The Relationship Between Quantitative T2 Relaxometry and Memory in Nonlesional Temporal Lobe Epilepsy

Authors


Address correspondence and reprint requests to Dr. M. R. Trenerry at Psychological Assessment Laboratory, W11B, Mayo Clinic and Mayo Foundation, 200 First Street SW, Rochester, MN 55905, U.S.A. E-mail: trenerry.max@mayo.edu.

Abstract

Summary:  Purpose: We investigated the relationship between preoperative quantitative magnetic resonance imaging (MRI) T2 relaxometry and volumetry of the hippocampi and pre- and postoperative verbal memory in temporal lobectomy patients who had nonlesional temporal lobe epilepsy.

Methods: Pre- and postoperative memory data based on the Logical Memory (LM) subtest of the Wechsler Memory Scale–Revised (WMS–R) and the 30-min delayed recall trial of the Rey Auditory Verbal Learning Test (AVLT) were obtained from 26 left and 15 right temporal lobectomy patients. Coronal MRI T2 maps were generated for these 41 temporal lobectomy patients as well as 61 control patients. Hippocampal T2 relaxation times and hippocampal volumes, converted to z scores using control group data, were correlated with neuropsychological performance in the patients.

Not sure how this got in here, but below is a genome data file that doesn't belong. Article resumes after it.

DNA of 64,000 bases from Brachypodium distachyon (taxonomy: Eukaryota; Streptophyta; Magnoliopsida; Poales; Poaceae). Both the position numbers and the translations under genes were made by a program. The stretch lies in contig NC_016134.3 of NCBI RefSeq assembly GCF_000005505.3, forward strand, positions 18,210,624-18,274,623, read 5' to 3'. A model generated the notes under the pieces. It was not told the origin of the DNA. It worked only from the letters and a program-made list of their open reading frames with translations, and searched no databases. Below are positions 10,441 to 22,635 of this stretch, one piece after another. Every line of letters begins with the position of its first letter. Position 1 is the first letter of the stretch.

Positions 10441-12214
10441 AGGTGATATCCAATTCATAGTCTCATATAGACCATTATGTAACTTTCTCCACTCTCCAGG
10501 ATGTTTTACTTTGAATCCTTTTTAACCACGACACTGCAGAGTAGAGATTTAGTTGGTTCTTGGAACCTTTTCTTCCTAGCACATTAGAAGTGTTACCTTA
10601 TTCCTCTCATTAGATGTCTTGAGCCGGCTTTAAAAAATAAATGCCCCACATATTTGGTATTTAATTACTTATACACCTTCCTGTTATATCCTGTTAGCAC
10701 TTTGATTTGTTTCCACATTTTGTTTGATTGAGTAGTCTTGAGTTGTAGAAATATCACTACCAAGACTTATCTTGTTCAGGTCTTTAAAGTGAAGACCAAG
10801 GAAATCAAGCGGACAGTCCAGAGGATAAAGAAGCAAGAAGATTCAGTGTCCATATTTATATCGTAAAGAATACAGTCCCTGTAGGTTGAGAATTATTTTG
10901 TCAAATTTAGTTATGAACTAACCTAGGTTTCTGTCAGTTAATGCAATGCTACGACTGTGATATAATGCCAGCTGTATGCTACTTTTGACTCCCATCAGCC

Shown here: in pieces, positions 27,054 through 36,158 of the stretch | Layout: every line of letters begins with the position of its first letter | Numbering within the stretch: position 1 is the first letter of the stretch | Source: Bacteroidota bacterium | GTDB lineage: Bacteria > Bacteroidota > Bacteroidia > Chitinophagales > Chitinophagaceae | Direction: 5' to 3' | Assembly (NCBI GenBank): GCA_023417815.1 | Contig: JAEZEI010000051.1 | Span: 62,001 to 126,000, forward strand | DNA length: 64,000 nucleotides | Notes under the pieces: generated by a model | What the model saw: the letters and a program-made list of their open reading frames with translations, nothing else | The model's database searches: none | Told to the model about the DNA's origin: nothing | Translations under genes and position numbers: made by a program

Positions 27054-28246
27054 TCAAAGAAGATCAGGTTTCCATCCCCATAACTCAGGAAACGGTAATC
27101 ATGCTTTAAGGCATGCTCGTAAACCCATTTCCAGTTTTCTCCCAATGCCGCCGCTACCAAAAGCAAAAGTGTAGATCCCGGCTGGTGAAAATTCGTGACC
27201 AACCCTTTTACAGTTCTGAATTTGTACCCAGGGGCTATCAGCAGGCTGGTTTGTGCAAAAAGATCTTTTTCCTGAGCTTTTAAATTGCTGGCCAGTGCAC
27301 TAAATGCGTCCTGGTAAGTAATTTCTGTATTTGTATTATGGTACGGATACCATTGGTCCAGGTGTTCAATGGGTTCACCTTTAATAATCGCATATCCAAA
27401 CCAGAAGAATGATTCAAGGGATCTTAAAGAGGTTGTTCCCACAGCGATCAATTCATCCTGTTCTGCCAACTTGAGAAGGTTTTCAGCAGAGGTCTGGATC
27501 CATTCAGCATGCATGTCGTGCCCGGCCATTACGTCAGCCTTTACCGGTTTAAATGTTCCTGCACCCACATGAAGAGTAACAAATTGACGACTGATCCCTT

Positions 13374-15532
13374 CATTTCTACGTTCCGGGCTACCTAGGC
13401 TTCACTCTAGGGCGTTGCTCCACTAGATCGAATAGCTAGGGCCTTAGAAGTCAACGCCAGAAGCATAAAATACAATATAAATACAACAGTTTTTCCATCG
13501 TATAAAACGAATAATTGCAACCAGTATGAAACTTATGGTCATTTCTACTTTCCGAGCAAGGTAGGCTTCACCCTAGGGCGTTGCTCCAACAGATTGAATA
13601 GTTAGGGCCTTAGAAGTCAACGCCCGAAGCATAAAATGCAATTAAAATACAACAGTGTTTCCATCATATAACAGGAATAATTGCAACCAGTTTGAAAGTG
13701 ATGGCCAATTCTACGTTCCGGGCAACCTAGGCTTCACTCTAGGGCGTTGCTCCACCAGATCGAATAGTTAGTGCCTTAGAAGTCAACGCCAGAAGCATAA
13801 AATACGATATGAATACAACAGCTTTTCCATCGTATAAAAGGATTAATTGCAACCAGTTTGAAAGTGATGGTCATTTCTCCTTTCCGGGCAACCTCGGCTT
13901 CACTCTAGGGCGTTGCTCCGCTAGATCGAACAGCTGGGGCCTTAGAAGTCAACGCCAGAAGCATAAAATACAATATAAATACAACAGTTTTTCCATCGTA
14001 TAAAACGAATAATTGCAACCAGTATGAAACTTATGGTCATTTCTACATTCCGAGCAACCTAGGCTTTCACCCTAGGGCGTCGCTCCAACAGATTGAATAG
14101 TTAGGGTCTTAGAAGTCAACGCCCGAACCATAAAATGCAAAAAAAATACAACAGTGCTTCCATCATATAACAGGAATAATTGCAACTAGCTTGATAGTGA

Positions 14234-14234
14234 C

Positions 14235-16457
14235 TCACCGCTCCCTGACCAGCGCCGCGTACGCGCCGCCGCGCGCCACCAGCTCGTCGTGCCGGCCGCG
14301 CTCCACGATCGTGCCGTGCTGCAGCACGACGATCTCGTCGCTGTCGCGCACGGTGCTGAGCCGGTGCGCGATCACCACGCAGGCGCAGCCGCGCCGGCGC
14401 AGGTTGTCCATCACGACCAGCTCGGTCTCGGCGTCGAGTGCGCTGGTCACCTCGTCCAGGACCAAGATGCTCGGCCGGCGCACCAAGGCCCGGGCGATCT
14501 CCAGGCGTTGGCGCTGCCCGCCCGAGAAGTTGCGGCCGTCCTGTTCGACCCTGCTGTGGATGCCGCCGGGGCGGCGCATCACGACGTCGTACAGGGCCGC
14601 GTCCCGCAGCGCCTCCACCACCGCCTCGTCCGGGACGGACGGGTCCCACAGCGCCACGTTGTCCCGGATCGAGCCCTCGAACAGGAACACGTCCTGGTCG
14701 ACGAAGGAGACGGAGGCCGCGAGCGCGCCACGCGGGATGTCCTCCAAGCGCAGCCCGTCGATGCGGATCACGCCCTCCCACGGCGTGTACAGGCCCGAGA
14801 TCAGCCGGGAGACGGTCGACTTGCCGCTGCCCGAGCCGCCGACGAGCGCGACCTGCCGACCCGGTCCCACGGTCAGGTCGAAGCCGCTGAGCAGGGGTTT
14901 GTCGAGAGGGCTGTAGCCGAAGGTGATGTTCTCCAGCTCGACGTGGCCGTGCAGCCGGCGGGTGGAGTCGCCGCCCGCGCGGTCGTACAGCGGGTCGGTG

Results: In left temporal lobe–onset patients, high T2 in the left hippocampal body predicted higher LM performance after surgery. Asymmetrically high T2 in the left hippocampal body (i.e., the right-minus-left difference), compared with the right hippocampal body, also predicted higher LM performance after surgery. In right temporal lobe–onset patients, high T2 in the left hippocampal body predicted relatively lower AVLT performance after surgery. Multiple regression analysis in left temporal–onset patients revealed that high T2 in the left hippocampal body together with higher preoperative LM performance predict higher postoperative LM performance.

Conclusions: Our findings suggest that elevated (i.e., abnormal) hippocampal T2 signal is associated with memory ability (or hippocampal functional capacity) independent of MRI-determined hippocampal atrophy. Therefore, our findings support the use of quantitative T2 relaxometry as an independent predictor of verbal memory outcome in both left and right TLE patients who are candidates for temporal lobectomy.

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